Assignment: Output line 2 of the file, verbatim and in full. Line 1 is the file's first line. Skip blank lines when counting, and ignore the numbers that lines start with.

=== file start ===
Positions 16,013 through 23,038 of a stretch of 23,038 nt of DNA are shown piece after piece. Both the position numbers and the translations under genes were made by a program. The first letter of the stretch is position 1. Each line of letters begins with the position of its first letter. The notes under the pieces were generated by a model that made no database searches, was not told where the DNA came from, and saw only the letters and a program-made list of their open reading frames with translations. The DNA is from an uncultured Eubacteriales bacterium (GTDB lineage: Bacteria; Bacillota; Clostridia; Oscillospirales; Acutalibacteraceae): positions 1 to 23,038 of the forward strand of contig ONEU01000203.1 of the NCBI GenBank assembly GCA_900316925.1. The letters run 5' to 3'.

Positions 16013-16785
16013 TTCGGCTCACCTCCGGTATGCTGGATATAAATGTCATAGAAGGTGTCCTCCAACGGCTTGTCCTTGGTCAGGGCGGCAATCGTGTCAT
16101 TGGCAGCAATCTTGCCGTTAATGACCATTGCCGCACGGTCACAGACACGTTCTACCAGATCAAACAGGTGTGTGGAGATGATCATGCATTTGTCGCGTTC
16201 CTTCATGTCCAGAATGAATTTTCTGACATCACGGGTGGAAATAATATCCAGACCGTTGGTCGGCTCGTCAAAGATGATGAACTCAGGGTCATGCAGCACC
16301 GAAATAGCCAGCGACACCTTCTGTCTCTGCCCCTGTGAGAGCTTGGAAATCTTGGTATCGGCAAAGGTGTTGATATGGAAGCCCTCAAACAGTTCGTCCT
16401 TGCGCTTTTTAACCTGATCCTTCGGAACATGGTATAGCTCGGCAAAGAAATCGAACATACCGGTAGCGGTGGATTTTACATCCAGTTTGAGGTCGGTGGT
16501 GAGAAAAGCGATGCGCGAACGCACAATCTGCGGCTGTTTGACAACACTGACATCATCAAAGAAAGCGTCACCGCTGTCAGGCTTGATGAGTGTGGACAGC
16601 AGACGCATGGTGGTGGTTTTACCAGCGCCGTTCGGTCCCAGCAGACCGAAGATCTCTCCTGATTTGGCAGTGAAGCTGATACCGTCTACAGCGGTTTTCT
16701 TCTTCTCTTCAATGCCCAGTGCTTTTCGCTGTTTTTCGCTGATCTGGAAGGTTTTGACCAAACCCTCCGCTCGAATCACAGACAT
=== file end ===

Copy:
Positions 16013-16785